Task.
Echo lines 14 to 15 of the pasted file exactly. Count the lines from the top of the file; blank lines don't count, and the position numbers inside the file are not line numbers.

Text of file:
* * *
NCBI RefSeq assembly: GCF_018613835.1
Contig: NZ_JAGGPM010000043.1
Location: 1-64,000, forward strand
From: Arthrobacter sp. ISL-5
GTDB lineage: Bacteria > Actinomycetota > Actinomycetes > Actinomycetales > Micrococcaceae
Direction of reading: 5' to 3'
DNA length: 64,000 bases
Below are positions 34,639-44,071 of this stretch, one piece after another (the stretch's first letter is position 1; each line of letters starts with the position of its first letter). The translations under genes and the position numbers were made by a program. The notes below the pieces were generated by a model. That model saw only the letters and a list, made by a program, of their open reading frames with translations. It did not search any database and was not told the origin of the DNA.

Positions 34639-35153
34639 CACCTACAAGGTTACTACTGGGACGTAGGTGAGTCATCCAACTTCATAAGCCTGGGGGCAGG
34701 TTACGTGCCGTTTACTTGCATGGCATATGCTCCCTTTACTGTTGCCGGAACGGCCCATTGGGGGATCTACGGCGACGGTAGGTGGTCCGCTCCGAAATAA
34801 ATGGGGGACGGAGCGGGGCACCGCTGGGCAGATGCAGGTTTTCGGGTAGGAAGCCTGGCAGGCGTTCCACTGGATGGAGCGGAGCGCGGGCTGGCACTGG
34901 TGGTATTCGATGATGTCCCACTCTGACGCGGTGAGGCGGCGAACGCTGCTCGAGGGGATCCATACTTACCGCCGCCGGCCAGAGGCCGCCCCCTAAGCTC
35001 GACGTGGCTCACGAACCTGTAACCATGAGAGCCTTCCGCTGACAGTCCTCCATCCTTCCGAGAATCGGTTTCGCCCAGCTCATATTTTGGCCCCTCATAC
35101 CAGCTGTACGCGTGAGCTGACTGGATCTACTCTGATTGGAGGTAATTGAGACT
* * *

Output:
35001 GACGTGGCTCACGAACCTGTAACCATGAGAGCCTTCCGCTGACAGTCCTCCATCCTTCCGAGAATCGGTTTCGCCCAGCTCATATTTTGGCCCCTCATAC
35101 CAGCTGTACGCGTGAGCTGACTGGATCTACTCTGATTGGAGGTAATTGAGACT